Ontario education policy allows schools to suspend and expel students, and ultimately, exclude students from school communities, when they exhibit wrongful behaviour. Brehl looks at how a school used restorative justice to improve the school’s climate. Photo/Flickr via Twentyfour Students [http://bit.ly/1D26IM7]

A tale of two Catholic high schools

  • March 26, 2015

Recent stories about two Catholic high schools are terrific examples of how government policies can sometimes produce the exact opposite effect as intended.

The first school is Montreal’s Loyola High School, which won the right before the Supreme Court of Canada to teach its students the Catholic faith from a Catholic perspective, not some government-ordered milquetoast viewpoint. The other is St. Jean de Brébeuf in Hamilton, which has used common-sense ideas to drastically reduce the number of student suspensions and expulsions in the wake of a government-ordered “zero tolerance” policy.

First, Loyola. In 2008, the Quebec government instituted “Ethics and Religious Culture” (ERC) as part of the province-wide mandatory high school curriculum. The intention — and bureaucratic hope — of the ERC is that it would foster empathy, sharing, mindfulness and critical thinking in young people about other religions and cultures.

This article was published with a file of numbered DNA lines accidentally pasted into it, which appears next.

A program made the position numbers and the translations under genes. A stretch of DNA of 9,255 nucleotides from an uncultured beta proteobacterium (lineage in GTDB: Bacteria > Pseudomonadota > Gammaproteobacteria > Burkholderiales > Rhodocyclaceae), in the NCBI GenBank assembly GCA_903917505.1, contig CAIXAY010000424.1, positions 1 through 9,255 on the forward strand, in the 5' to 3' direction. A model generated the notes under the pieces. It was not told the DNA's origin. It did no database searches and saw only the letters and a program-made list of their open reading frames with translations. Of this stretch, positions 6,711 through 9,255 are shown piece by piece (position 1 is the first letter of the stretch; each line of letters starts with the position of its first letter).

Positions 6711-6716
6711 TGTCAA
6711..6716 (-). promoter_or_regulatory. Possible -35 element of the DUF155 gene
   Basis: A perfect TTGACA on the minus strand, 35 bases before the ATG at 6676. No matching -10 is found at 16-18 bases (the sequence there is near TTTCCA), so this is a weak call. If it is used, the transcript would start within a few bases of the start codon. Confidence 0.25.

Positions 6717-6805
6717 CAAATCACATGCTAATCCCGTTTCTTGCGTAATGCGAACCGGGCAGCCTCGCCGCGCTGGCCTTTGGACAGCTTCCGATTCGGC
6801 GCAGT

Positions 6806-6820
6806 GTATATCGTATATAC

And those are worthy ideals. But by suppressing the teaching of various faiths to how a secular government defines each faith is heavy-handed, hardly empathetic and certainly not promoting understanding of others. After all, we’re not talking about public schools but private schools where parents send their children to broaden their faith. Thankfully, the Supreme Court came down on the side of Loyola parents and teachers.

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